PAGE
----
“I came into contact with the fact that it's really hard to be a kid,” Carr said. “Once you become an adult…you think that teenagers are always complaining, but we sort of lose sight of [their concerns]. Climate change is getting worse, finances are getting more difficult, college is astronomical, people are completely addicted to their smartphones and comparing themselves to their peers who look wealthier more attractive, have more things, have more friends, are more popular. I mean, I'm not going to lie, I feel some fear for the next generation. I empower and know that they will do great things, but against some odds.”

Carr said it’s getting increasingly more difficult to find ways to stand out in the crowded race for people’s attention and she aims to produce documentaries that are both important and compelling. She chose this one because it contains such universal themes and concerns for both parents and children.

“I was pretty perplexed by the...lack of communication between parents and their kids,” she said. “Specifically, it felt like Michelle Carter and her parents, they were a close, tight-knit family but Michelle did not share a lot of her, sort of, insecurities or mental health struggles, which led to this huge explosion happening with her and Conrad Roy.”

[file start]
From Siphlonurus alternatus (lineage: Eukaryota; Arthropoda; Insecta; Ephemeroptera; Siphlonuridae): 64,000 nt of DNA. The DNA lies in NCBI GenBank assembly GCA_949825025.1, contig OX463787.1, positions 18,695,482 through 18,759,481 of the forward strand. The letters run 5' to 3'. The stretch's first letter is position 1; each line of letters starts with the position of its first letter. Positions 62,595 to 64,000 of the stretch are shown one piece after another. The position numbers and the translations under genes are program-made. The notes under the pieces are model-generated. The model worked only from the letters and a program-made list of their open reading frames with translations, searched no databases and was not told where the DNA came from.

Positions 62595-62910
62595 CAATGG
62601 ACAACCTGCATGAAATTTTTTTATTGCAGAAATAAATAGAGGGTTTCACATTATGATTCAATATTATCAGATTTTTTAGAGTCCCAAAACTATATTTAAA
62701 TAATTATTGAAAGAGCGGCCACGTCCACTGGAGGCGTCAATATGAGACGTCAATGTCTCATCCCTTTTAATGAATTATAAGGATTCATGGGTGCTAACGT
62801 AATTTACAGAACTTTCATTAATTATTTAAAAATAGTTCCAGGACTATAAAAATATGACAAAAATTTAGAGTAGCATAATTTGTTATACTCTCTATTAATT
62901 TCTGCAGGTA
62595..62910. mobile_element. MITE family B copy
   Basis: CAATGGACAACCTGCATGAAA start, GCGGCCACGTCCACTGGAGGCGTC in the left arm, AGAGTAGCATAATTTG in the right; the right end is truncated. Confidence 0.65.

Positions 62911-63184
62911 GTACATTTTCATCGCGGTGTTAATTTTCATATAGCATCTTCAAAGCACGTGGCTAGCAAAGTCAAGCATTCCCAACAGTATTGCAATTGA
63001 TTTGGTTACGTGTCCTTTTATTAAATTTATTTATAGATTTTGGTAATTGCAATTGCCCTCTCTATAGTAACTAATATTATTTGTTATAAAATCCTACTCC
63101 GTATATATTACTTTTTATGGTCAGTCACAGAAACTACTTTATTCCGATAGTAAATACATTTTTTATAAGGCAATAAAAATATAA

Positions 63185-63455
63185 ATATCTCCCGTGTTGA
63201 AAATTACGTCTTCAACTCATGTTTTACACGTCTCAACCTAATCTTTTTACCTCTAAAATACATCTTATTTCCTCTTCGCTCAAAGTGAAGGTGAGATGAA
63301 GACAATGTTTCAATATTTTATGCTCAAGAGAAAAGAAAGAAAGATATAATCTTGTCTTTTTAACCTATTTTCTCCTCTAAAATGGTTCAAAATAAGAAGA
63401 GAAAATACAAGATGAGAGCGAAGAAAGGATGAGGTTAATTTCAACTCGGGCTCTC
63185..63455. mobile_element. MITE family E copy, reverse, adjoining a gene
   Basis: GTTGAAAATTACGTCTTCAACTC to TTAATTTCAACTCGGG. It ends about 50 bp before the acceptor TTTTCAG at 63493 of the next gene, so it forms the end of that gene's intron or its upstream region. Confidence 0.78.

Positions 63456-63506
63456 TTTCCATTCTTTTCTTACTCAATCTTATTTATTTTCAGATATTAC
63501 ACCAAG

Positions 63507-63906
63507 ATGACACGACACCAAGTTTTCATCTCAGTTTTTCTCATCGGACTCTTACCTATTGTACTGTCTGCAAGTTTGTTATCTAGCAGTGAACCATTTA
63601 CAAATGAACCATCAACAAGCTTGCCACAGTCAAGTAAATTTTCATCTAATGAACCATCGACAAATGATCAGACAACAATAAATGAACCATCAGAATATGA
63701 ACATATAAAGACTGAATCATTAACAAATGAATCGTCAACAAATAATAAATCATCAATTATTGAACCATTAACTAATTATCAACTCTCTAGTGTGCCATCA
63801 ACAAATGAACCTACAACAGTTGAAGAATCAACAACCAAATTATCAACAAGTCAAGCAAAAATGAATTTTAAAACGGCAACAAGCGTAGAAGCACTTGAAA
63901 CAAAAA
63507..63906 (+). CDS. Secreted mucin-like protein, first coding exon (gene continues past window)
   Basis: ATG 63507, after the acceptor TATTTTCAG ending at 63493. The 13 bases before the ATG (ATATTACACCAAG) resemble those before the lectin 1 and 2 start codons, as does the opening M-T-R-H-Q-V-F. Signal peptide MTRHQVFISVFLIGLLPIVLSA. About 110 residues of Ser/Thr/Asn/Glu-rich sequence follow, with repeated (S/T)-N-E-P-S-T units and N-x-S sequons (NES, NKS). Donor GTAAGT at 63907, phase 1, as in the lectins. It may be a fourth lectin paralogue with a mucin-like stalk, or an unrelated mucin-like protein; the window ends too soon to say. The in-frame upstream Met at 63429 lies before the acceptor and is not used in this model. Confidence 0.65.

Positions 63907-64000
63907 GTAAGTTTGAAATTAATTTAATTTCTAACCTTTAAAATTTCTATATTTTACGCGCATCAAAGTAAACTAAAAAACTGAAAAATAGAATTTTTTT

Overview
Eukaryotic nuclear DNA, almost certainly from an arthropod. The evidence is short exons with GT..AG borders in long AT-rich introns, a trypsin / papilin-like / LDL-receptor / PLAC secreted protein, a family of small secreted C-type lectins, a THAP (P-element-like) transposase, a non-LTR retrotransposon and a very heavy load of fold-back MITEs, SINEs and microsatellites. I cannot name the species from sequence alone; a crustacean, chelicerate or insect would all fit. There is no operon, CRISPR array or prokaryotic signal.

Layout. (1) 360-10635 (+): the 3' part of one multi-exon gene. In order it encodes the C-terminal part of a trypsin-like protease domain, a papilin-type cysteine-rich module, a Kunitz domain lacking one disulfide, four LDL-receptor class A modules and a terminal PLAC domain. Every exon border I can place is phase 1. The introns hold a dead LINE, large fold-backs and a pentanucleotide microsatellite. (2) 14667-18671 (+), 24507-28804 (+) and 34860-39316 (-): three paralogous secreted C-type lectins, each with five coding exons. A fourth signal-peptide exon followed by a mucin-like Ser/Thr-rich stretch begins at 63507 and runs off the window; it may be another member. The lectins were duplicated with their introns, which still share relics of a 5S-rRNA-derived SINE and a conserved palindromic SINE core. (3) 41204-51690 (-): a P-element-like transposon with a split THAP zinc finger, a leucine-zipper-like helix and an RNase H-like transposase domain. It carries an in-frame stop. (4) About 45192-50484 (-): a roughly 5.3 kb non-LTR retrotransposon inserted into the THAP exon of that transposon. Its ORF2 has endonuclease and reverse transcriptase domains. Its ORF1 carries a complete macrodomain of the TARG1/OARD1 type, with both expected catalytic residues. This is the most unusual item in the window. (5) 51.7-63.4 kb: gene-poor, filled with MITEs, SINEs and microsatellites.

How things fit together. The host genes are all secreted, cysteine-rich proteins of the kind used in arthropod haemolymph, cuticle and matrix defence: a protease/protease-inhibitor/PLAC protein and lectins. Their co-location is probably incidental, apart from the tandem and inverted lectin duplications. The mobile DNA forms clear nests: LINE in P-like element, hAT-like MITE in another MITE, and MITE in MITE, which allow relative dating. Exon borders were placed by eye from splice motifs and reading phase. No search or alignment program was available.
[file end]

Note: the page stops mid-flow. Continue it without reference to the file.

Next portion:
Carr says she was so intrigued to see how supportive Carter had been at the outset of her relationship with Roy. She had urged him to get help and had been encouraging, but Carr said that relationship took a dark turn by the end.

“She wasn't always like, “hey, do it now.” For months and months and months she counseled him to get better, to seek help,” Carr said. “You know, every day when you're covering felt like there was so much more to uncover.”

That’s why Carr says she will continue following this case as it develops. Michelle Carter’s attorneys have filed an appeal to the U.S. Supreme Court.

“I know that I'm not a legal professional and a documentary film is not a, you know, it's not a substitute for an entire legal process. And while my film is very in-depth and journalistic. I do honor and respect what was done in the court system and know that everyone did the best they could,” she said.

MORE: 'I heard him die': The messages that convicted Michelle Carter